IMH claims that USD10m of the potential funding will be spent on marketing, while USD15m to USD25m will be allocated to licensing deals with labels. The remainder will be kept as “working capital”. Myspace already has existing licensing deals in place with all four major record labels, as well as 20,000 independent labels, and a move into streaming could pay off if executed successfully.

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Europe’s music services in harmony - FT.com

Europe’s music services in harmony - FT.com | Music Business - What's Up? | Scoop.it

Efforts by European authorities to encourage pan-European Union music distribution and licensing are bearing fruit with the launch on Monday of a system that brings together a quarter of the bloc’s music repertories.

 

The so-called hub system, backed by a group of mostly European music licensing societies known as Armonia, provides a one-stop shop for digital music services such as Pandora or Spotify.

 

The group, which represents songwriters and singers, now encompasses 5.5m music works in 35 countries, including parts of South America. Google last week launched in Europe its online Play Music store – aimed at rivalling Apple’s iTunes – after signing the first deal with Armonia.

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Spotify just one of many business models, say digital music players - StrategyEye Digital Media

Spotify just one of many business models, say digital music players - StrategyEye Digital Media | Music Business - What's Up? | Scoop.it

Streaming services such as Spotify are just one of a "broad gamut" of possibilities when it comes to tackling piracy and encouraging users to pay for digital music, according to the CEO of pay-per-play service Psonar, Martin Rigby. Speaking at the Enterprising Music event in London, Rigby's comments were echoed by the CEO of metadata firm Decibel, Gregory Kris, who claimed that there is a misperception that the Swedish service leaves no room for competition.

 

"There's going to be a place in the market for downloads as well as streaming. In [Psonar's] case we see many consumers want to move from streaming pay-per-play to downloading to own, because you can do things with a download that you can't do with a streamed music service. There is a broad gamut of possibilities," says Rigby. "As an industry, we can't, say, bash Google's search results over piracy if we're not offering a reasonable range of services that are reasonably affordable and convenient which match with the way people want to enjoy music."

 

The growth in music streaming revenues will outpace downloads this year, up 40% year on year to USD1.1bn, according to the latest research from Strategy Analytics. This still means downloads account for the lion's share of digital revenues, coining USD3.9bn, but that figure is up just 4% year on year by comparison. Although Spotify is leading the streaming service pack in terms of mindshare, it is still a loss-making business four years after launch, suggesting there is still room to crack the model.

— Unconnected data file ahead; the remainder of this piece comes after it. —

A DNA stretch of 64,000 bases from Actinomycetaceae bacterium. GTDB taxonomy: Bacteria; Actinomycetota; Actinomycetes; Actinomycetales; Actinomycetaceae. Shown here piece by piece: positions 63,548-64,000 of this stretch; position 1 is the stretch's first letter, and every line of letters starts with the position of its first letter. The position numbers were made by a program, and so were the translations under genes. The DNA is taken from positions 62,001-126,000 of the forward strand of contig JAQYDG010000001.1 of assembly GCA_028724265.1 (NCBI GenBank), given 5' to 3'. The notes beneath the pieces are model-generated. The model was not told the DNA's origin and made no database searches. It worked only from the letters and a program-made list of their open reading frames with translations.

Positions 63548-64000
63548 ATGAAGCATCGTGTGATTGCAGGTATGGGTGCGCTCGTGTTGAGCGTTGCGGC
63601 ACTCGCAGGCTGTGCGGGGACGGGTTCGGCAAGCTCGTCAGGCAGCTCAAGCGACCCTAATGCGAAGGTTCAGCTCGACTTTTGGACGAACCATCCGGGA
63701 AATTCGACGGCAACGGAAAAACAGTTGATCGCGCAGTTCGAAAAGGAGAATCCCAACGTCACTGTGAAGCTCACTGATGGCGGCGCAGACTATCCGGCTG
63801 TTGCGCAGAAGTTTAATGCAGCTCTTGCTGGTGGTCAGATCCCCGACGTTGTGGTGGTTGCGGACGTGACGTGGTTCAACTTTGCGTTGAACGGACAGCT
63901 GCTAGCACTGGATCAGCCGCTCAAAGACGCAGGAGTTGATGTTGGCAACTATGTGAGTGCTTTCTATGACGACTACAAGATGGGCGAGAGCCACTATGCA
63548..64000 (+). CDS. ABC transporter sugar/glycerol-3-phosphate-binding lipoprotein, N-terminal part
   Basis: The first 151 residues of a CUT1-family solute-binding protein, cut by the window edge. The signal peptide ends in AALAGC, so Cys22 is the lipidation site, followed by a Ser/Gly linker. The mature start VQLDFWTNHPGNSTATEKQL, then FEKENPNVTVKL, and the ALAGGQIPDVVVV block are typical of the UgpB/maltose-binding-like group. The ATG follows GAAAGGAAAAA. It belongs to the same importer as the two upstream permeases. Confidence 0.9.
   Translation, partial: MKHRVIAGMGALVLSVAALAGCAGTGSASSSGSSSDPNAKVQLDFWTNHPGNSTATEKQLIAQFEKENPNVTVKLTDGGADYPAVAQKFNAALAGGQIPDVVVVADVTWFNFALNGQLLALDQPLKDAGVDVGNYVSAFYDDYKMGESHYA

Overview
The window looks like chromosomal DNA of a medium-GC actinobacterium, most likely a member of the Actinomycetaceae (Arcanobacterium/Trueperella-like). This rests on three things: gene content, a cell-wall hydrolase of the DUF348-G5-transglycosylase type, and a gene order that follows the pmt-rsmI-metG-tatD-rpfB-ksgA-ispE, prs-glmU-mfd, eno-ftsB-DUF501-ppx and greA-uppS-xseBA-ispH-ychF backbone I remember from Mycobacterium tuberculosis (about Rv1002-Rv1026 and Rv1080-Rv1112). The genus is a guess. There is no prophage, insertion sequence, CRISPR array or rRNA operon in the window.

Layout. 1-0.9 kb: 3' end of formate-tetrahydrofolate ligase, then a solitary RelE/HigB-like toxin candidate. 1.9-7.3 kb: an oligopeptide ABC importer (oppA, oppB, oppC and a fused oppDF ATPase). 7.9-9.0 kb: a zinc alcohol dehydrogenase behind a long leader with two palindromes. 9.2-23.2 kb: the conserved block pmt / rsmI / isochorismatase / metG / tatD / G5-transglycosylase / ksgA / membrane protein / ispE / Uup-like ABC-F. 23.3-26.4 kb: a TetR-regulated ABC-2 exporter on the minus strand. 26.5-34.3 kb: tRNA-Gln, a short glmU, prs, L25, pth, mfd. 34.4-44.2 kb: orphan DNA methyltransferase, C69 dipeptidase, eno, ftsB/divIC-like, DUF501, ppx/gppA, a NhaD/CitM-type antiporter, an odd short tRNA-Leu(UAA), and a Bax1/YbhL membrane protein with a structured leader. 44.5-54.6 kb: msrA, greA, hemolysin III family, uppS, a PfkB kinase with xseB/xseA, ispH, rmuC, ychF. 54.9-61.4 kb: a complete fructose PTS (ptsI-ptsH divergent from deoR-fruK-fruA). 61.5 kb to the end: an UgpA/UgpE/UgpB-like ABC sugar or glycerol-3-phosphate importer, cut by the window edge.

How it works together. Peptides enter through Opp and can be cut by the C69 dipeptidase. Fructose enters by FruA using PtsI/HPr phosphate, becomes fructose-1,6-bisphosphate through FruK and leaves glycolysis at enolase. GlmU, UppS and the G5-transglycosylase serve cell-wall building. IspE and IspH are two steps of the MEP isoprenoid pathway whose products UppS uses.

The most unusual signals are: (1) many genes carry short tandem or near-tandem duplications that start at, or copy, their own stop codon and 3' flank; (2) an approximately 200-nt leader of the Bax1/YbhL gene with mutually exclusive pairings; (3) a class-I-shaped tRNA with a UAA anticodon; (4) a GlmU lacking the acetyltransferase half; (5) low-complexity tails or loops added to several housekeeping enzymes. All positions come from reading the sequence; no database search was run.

"New models of consumption will be very important going forward," says Kris. "I had a meeting with an investment company, and they asked why people are looking for new models in music, when Spotify has it all sewn up. I find that abhorrent."

 

 

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Fred Wilson Wary on Music Investments; Questions Spotify's Valuation, Apple's Music Leadership | Billboard.biz

Fred Wilson Wary on Music Investments; Questions Spotify's Valuation, Apple's Music Leadership | Billboard.biz | Music Business - What's Up? | Scoop.it

Investor Fred Wilson ( @fredwilson) loves music but he's still "relatively cautious" about investing in it, he said during his keynote Q&A at Billboard's FutureSound Conference in San Francisco today, citing some of the difficulties with his most high-profile music start-up, Turntable.fm.

 

Wilson, who through his firm Union Square Ventures has backed some of the fastest growing start-ups of last decade (including Twitter, FourSquare and Tumblr), said of looking at music investments in general, "I've felt that the desire of both sides of the issue -- on the tech side and music -- to work in partnership wasn't there." He said that more recent negotiations with music companies have been improving.

 

During the keynote, which was moderated by Billboard editorial director Bill Werde ( @bwerde), Wilson said the upfront costs for a start-up in the music business are "extremely high relative to almost any other sector I can think of. It takes $5 million to $10 million before you know what you've got."

 

Read more at http://www.billboard.biz/bbbiz/industry/digital-and-mobile/fred-wilson-wary-on-music-investments-questions-1008016742.story?utm_source=twitterfeed&utm_medium=twitter#ZIoKeI76PV7mgARh.99

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Spotify raising USD100m to pursue rivals to Latin America - Rumour - StrategyEye Digital Media

Spotify raising USD100m to pursue rivals to Latin America - Rumour - StrategyEye Digital Media | Music Business - What's Up? | Scoop.it

Spotify is reportedly in the midst of raising a USD100m funding round at a valuation of USD3bn from Goldman Sachs and other investors, to finance its expansion to Latin America and further into Europe. According to a report in the Wall Street Journal and confirmed by a number of other outlets, the firm is close to wrapping up funding. Spotify is currently refusing to comment on the rumours. If true, the new round would see Spotify raising considerably less than initially thought, with reports earlier this year that Spotify was seeking a USD4bn valuation on a larger funding round.